Back to Surgery Articles
Monday 12th June, 2006
3-D ultrasound probes built by
researchers at Duke's Pratt School of Engineering
could give surgeons a better view.
Biomedical engineers in the United States at Duke
University's Pratt School of Engineering have created a new
three-dimensional ultrasound imaging probe.
In a peer-reviewed report published in the journal Ultrasonic
Imaging, issued in late March 2006, researchers at Duke's Pratt
School of Engineering discussed the results of the new 3D
ultrasound device that they say is poised to advance minimally
Endoscopy is a minimally invasive diagnostic medical procedure
used to evaluate the interior surfaces of an organ by inserting
a small scope in the body, often but not necessarily through a
natural body opening. Through the scope, one is able to see
?Endoscopy is an instrument that not only provides an image but
also enables taking small biopsies?, says Dr Mihai Mavru,
Primary surgeon - Caritas University Hospital, Romania. ?In
addition endoscopy allows for foreign object retrieval and even
quite sophisticated surgery. Endoscopy is the vehicle for
minimally invasive surgery?, says Dr. Mavru.
Endoscopic surgery has the advantage of reduced postoperative
pain and a faster recovery. However, the two-dimensional
ultrasound imaging now available offers surgeons only a limited
view, which can impede their depth perception and make such
procedures difficult to master.
Biomedical engineering professor Stephen Smith, who specializes
in ultrasound imaging and his team, including biomedical
engineering graduate student Chris Pua, developed the probe
specifically for use in hospitals and clinics.
The engineers said their demonstration showed that the new 3D
ultrasound probes could give surgeons a better view during human
endoscopic surgeries in which operations are performed through
tiny "keyhole" incisions.
Are you a doctor or a nurse?
Do you want to join the Doctors Lounge online medical community?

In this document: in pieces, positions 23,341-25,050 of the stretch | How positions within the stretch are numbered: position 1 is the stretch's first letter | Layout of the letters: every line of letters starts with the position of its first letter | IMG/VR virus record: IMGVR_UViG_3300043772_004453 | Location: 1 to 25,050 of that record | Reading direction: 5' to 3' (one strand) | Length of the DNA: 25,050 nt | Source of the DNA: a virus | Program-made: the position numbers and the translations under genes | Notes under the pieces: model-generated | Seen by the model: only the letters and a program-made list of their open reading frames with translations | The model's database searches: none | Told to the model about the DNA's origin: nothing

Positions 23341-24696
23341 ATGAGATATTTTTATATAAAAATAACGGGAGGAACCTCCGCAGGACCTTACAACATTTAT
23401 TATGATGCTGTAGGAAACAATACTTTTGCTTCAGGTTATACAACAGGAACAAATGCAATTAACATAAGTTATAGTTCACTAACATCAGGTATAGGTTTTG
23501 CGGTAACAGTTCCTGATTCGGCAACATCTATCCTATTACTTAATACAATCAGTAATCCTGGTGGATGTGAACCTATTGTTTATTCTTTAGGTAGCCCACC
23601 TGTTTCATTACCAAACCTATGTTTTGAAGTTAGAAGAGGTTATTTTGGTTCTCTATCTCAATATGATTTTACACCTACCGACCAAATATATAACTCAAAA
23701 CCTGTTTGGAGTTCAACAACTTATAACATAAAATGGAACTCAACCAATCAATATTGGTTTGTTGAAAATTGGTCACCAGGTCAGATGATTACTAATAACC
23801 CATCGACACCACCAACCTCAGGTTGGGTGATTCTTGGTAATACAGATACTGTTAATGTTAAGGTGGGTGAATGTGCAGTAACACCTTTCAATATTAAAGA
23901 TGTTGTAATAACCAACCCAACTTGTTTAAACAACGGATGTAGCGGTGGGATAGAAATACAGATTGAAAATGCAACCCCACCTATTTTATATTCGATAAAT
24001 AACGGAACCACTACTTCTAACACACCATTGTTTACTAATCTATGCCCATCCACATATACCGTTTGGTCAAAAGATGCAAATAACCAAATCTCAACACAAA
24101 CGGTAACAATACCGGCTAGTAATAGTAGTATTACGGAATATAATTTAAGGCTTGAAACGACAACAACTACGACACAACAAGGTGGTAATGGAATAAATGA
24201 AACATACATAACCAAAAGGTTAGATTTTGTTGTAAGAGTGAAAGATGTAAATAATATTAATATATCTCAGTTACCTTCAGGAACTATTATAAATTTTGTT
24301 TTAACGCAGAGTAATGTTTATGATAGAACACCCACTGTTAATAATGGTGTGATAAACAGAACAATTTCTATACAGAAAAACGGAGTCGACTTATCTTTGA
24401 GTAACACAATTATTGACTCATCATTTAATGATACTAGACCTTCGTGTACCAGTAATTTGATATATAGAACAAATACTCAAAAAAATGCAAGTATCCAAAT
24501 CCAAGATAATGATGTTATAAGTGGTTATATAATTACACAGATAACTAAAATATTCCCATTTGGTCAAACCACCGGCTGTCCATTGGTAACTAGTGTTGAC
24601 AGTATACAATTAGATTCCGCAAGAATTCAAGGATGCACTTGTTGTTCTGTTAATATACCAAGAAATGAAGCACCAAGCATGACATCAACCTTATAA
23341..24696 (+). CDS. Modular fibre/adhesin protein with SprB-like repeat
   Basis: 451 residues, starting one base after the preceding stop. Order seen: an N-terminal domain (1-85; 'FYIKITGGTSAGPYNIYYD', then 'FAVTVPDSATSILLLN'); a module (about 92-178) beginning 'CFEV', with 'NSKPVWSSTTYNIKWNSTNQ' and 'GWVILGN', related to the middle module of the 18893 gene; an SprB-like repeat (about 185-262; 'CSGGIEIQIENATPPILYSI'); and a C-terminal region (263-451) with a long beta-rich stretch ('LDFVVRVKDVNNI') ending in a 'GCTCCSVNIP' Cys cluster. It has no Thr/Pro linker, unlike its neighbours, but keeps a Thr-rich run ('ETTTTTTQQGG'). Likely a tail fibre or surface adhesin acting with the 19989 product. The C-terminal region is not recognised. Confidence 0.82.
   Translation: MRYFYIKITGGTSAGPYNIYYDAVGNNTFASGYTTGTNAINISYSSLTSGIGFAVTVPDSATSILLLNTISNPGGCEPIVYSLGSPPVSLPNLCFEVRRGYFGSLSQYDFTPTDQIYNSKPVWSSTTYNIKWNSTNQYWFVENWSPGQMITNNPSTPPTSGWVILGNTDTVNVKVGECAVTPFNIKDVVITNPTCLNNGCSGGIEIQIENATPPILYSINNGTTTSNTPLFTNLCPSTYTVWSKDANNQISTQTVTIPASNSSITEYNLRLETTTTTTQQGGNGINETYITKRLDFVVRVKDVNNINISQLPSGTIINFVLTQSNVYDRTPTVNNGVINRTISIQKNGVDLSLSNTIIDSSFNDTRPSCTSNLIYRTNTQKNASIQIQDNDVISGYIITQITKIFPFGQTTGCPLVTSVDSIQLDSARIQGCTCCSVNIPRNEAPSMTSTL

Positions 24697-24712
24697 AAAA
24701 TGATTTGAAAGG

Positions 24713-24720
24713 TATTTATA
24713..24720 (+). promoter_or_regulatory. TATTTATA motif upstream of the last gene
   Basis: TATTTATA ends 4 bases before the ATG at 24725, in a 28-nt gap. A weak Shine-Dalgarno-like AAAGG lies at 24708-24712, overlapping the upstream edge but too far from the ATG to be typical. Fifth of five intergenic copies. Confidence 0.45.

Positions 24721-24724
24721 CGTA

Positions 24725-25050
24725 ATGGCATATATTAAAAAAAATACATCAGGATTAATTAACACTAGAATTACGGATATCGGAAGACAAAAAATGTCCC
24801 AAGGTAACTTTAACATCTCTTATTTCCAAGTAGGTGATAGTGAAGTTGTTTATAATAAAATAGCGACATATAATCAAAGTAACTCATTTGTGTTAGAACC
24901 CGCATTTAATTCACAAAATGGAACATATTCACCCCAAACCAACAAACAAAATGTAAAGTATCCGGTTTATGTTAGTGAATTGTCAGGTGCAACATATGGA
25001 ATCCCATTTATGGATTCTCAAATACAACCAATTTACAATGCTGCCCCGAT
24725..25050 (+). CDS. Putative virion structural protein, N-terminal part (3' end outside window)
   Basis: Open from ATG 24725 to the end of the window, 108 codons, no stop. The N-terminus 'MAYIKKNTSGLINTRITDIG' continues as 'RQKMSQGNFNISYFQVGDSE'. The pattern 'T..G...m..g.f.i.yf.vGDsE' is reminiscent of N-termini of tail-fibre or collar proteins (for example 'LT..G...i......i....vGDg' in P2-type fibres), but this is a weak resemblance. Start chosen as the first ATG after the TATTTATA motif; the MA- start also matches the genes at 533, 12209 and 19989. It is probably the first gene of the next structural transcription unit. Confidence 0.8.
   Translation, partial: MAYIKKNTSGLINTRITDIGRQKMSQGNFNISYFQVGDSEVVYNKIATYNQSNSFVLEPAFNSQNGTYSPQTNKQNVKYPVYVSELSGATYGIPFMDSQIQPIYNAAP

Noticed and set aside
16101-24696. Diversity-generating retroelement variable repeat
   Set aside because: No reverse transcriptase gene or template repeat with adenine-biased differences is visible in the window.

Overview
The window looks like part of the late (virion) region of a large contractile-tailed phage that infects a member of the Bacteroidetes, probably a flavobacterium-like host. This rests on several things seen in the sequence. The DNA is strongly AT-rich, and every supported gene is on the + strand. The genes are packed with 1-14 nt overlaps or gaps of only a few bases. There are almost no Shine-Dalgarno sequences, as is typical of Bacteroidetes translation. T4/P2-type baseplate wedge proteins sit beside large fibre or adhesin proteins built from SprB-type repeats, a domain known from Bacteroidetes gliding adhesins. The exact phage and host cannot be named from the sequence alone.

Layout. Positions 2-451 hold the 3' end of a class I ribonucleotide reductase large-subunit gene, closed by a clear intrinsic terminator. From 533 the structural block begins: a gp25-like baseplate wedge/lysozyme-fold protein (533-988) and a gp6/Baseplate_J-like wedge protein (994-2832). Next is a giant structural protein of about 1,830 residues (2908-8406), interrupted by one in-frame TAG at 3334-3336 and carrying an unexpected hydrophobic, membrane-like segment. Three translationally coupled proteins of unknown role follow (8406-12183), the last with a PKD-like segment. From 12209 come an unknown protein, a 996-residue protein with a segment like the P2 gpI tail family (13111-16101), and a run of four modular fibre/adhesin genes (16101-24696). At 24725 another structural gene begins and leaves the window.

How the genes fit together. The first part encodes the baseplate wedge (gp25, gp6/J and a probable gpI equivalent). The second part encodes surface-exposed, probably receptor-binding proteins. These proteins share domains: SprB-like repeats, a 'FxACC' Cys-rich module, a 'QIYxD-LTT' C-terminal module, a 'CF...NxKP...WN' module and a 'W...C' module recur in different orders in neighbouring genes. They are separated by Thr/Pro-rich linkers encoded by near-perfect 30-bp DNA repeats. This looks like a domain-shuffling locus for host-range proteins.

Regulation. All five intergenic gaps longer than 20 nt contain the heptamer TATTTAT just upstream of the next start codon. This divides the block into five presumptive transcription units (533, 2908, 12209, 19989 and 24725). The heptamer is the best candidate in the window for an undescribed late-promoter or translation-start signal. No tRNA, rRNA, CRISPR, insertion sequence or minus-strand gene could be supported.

Participate in editorial activities (publish, peer review, edit) and
give a helping hand to the largest online community of patients.
Click on the link below to see the requirements:
Doctors Lounge Membership
Surgeons now use optical endoscopes or two-dimensional
ultrasound when conducting minimally invasive surgery. Optical
endoscopes are thin tubes with a tiny video camera that surgeons
can insert directly into the abdomen or chest through small
The current advance relies on 504 tiny cables and sensors. Each
sensor is as wide as a few human hairs. The cables and sensors
are packed into a tube 12 millimeters in diameter ?- the size
required to fit into surgical instruments, called trocars, that
surgeons use to allow easy exchange of laparoscopic tools. By
comparison, most two-dimensional ultrasound probes use just 64
Each cable carries electrical signals from the scanner to the
sensors at the tip of the tube, which in turn send pulses of
acoustic waves into the surrounding tissue. The sensors then
pick up the returning echoes and relay them back to the scanner
where they produce an image of the moving tissue or organ. The
scanner uses parallel processing to listen to echoes of each
pulse in 16 directions at once.
The probe generates ultrasound at 5 million vibrations per
second, which, combined with the 504 sensors, provides great
sensitivity and a sharp image.
More cables translate into better image quality. The scanners